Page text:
Affirmative action plans

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Affirmative action plans are only as good as the availability estimates used to construct them. In this webinar, we’ll discuss the basic components of an affirmative action plan with an emphasis on …

Affirmative action plans are only as good as the availability estimates used to construct them. In this webinar, we’ll discuss the basic components of an affirmative action plan with an emphasis on how to construct the availability estimate. We’ll talk about different data sources, and the importance of industry, occupation, and geography.

This webinar is part of our monthly series, vidEEO. vidEEO is designed to help individuals and organizations understand their compliance and legal responsibilities, measure quantitatively where they’re at, give them practical ways to improve, and show that meeting those responsibilities not only avoids litigation but improves their bottom line.

Each month, we’ll bring you a new vidEEO webinar on a different aspect of EEO compliance. The program is based on the format popularized by TED – presentations are 18 minutes in length and deliver the best content available. All of the content will be released under a Creative Commons license, so the vidEEOs can be freely shared and reposted.

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  • 1. Affirmative Action Plans
    presented by
    Stephanie R. Thomas, Ph.D.
    Director, Equal Employment Advisory and Litigation Support Division
    MCG
    sthomas_eea@mcg-site.com
  • 2. Parts of an Affirmative Action Plan
    Organizational profile
    Job group analysis
    Utilization analysis
    Placement of incumbents in job groups
    Determining availability
    Comparing incumbency to availability
    Placement Goals
    Additional Required Elements
    Designation of responsibility
    Identification of problem areas
    Action-oriented programs
    Internal audit and reporting systems
  • 3. Organizational Profile
  • 4. Workforce Analysis
  • 5.
  • 6.
  • 7.
  • 8.
  • 9.
  • 10.
  • 11.
  • 12.
  • 13.
    • How do we define:
    • 14. “Requisite skills”?
    • 15. “Reasonable recruitment area”?
  • Defining Requisite Skills
    Simple example: sales associate in a retail clothing store
    What occupation code?
    470:First-Line Supervisors/Managers of Retail Sales Workers
    Directly supervise sales workers in a retail establishment or department. Duties may include management functions, such as purchasing, budgeting, accounting, and personnel work, in addition to supervisory duties.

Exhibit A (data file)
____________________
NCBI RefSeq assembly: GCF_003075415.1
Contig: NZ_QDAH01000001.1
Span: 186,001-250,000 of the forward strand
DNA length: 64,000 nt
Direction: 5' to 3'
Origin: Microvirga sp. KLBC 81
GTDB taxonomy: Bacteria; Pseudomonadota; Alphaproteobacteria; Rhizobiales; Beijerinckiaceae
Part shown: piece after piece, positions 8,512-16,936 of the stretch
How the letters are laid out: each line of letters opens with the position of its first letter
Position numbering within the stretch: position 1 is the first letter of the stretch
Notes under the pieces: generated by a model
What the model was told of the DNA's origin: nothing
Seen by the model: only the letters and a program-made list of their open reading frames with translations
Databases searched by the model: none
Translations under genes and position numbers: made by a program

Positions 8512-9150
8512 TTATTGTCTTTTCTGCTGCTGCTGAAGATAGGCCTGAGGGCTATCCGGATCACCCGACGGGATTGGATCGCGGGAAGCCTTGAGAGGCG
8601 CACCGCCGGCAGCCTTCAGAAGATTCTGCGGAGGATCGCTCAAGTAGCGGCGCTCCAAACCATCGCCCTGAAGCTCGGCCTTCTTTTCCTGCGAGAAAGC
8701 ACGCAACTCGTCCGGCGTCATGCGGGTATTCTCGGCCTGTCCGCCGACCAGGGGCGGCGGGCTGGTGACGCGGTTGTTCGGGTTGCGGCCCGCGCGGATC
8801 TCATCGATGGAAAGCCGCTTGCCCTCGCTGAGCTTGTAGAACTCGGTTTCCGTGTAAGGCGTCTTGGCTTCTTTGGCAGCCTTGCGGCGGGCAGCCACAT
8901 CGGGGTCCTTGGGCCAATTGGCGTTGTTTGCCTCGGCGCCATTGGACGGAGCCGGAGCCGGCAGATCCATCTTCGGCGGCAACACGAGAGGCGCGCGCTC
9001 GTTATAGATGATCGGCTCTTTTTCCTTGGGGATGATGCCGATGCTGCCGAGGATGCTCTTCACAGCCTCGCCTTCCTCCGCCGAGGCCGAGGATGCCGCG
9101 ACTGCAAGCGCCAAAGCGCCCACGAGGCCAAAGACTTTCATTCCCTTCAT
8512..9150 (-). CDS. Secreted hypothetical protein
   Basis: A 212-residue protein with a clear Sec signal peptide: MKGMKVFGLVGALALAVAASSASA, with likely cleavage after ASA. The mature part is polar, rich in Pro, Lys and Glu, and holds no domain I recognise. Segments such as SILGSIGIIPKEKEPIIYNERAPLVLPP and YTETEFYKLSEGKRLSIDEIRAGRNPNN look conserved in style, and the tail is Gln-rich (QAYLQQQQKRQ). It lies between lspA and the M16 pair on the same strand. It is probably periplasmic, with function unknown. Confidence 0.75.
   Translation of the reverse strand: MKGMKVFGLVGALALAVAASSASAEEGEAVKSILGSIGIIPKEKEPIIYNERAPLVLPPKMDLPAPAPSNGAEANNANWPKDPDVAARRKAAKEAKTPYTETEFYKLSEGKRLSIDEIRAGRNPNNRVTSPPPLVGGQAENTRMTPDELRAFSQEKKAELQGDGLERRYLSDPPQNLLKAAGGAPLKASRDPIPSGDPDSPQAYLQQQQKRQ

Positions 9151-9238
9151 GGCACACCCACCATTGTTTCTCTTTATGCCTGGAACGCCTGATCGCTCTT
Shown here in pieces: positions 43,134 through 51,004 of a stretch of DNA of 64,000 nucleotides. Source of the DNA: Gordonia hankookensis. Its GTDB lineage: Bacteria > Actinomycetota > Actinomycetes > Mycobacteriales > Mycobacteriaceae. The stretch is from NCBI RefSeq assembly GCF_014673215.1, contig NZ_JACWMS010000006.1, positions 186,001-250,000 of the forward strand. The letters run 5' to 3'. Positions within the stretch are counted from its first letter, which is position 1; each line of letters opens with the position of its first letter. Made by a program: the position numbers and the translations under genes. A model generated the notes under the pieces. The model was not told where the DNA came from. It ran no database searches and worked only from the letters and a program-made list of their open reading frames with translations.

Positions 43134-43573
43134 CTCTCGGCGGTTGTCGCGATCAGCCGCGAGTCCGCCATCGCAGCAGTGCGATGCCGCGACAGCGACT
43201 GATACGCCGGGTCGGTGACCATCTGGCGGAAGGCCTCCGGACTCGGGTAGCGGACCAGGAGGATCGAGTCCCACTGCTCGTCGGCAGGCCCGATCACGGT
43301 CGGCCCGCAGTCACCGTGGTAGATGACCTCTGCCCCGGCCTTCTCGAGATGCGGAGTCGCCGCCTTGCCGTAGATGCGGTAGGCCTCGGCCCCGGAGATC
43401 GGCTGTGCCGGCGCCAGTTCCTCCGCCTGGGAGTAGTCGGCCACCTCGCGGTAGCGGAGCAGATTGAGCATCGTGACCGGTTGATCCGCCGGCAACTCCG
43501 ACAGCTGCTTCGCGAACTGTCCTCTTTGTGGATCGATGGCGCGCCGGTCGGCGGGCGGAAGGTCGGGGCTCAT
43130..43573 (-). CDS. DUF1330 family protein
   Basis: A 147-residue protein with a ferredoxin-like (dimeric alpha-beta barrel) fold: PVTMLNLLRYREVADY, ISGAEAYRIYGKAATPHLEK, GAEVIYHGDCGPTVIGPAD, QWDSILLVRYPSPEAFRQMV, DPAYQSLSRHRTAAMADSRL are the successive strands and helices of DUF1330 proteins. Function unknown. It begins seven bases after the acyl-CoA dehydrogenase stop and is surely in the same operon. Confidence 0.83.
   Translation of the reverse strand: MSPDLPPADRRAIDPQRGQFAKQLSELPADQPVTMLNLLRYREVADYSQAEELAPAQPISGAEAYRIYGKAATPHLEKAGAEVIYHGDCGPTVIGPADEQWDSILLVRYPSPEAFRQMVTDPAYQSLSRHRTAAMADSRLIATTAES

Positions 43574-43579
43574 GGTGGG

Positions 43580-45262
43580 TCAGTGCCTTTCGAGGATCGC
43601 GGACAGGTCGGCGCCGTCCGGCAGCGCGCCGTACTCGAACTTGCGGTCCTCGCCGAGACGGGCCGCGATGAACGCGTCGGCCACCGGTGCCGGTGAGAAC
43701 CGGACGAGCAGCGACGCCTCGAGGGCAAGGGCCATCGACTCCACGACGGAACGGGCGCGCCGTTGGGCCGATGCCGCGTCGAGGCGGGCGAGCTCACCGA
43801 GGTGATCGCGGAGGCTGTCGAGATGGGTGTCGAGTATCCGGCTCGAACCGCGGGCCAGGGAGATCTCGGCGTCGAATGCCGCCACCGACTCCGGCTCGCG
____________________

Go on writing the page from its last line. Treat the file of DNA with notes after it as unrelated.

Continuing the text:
X XXXXXX
  • 16. Defining Requisite Skills
    Simple example: sales associate in a retail clothing store
    What occupation code?
    476 Retail Salespersons
    Sell merchandise, such as furniture, motor vehicles, appliances, or apparel in a retail establishment. Exclude "Cashiers"
  • 17. Defining Requisite Skills
    Simple example: sales associate in a retail clothing store
    What industry code?
    All industries?
    Retail Trades (industry codes 467-579)?
    Clothing and Accessories Stores – excluding shoes (industry code 519)?
  • 18. Defining Reasonable Recruitment Area
    Simple example: sales associate in a retail clothing store
    What’s reasonable geography?
    10 miles of store location?
    25 miles?
    50 miles?
    100 miles?
    The higher the position within the organization, the larger the likely recruitment area
  • 19. Calculating Availability Estimate
    We’re going to collect data on:
    Retail Salespersons
    in Retail Trades
    Within 25 miles of store location
    Female availability = 50%
    Minority availability = 35%
  • 20. Calculating Availability Estimate
    Female availability = 50%
    • What if we used Occupation Code 470:First-Line Supervisors/Managers of Retail Sales Workers?
    Female availability = 30%
  • 21. Calculating Availability Estimate
    Female availability = 50%
    • What if we used All Industries?
    Female availability = 56%
  • 22. Calculating Availability Estimate
    Female availability = 50%
    • What if we used 100 miles of the store location?
    Female availability = 45%
  • 23. Calculating Availability Estimate
    The upshot of this is that the choices you make with respect to industry, occupation and geography influence your availability estimates
    These estimates, in turn, influence whether you are “in compliance”
  • 24. Calculating Availability Estimate
    Assume 55% of your retail salespersons are female:
  • 25. Calculating Availability Estimate
  • 26. Calculating Availability Estimate
  • 27. Calculating Availability Estimate
  • 28. Calculating Availability Estimate
  • 29. Given our incumbency and availability, how do we know if we need to take action and establish placement goals?
  • 30.
  • 31. Additional Required Elements
  • 32. Additional Required Elements
  • 33.
  • 34. Action Oriented Programs
    Conducting annual review of job descriptions
    Evaluating the total selection process to ensure freedom from bias
    Using techniques to increase the flow of female and minority applicants
    Hiring a statistical consultant to perform audit of compensation practices
    Ensuring all employees are given equal opportunity for promotion
  • 35. Affirmative Action Plans
    presented by
    Stephanie R. Thomas, Ph.D.
    Director, Equal Employment Advisory and Litigation Support Division
    MCG
    sthomas_eea@mcg-site.com